Two years later, Bardeen made a historic discovery: He realized that electrons form a barrier at the surface of crystals. He and Brattain also began investigating ways to reduce the effects of surface states so as to make a viable solid-state device. They decided to make one based on the point-contact principle, rather than the field effect. In a point-contact device, the electrical capacitance, heretofore a problem, can be reduced by making the junction area of connection as small as possible.

By late November 1947, Bardeen and Brattain had created the first functioning transistor, a crude little unit made of a plastic triangle with strips of gold foil pushed down into contact with a chunk of germanium [see photo]. They spent the next few weeks improving their device and by 16 December had succeeded in producing the first solid-state transistor.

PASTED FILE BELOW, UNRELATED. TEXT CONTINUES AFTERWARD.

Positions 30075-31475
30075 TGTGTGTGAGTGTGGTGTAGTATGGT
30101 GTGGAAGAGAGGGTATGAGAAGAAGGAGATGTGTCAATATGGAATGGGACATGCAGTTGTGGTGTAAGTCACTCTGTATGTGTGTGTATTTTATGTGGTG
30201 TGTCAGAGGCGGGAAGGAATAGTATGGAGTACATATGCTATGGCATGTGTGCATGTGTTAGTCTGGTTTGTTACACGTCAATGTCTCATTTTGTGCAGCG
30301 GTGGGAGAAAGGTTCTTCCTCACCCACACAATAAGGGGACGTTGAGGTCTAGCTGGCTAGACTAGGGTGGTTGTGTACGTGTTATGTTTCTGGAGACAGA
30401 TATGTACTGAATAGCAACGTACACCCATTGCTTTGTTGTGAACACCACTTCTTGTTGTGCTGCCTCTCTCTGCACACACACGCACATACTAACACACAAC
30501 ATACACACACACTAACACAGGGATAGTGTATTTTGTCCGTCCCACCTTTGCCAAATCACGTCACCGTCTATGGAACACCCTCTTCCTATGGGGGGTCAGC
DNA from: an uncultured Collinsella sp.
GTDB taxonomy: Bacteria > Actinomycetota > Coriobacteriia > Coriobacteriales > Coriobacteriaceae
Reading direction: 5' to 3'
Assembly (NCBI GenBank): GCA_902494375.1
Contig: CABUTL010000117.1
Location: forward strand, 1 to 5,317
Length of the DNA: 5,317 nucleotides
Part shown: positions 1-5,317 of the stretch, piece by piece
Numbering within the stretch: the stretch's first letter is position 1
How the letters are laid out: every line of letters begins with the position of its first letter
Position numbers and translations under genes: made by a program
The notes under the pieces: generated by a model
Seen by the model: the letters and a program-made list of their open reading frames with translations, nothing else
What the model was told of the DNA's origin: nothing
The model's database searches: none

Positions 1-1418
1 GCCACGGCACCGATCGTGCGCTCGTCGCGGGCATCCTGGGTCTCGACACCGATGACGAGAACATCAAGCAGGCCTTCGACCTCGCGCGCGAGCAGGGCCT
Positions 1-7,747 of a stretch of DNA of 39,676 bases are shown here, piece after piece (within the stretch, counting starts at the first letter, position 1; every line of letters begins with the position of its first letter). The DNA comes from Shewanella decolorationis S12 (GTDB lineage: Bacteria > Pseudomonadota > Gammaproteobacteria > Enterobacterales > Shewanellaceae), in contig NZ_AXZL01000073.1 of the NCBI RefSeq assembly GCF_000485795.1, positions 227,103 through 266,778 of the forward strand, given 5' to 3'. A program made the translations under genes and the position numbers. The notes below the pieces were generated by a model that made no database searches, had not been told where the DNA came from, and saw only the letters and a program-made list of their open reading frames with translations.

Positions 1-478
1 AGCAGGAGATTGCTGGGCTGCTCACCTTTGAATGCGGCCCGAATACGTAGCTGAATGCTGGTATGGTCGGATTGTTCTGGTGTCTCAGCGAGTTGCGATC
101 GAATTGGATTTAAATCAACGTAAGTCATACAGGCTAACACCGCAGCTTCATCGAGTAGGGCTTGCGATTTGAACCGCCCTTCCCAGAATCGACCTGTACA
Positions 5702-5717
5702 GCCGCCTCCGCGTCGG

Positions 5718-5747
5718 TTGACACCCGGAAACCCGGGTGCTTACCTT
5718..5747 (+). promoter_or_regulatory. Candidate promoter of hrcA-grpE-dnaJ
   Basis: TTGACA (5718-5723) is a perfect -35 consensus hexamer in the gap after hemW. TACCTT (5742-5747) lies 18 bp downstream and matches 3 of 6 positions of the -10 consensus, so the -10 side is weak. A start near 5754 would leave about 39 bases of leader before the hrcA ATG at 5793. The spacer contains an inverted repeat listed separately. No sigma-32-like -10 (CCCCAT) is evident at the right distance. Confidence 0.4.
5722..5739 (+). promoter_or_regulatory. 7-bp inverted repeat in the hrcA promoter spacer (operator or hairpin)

The two connected the transistor to a simple circuit with a battery and a meter and showed that the transistor amplified current. They also put their invention in a circuit containing a microphone and a speaker so they could hear how the transistor amplified the electrical signal from a microphone.

On 23 December, they showed it to Bell Labs executives, who immediately realized the potential of the new technology. Envious of his subordinates’ success, Shockley went on to invent another type of transistor—the junction transistor—which was built on thin slices of different types of semiconductor materials pressed together. The junction transistor could be manufactured more easily, and it was more rugged and reliable than the point-contact transistor.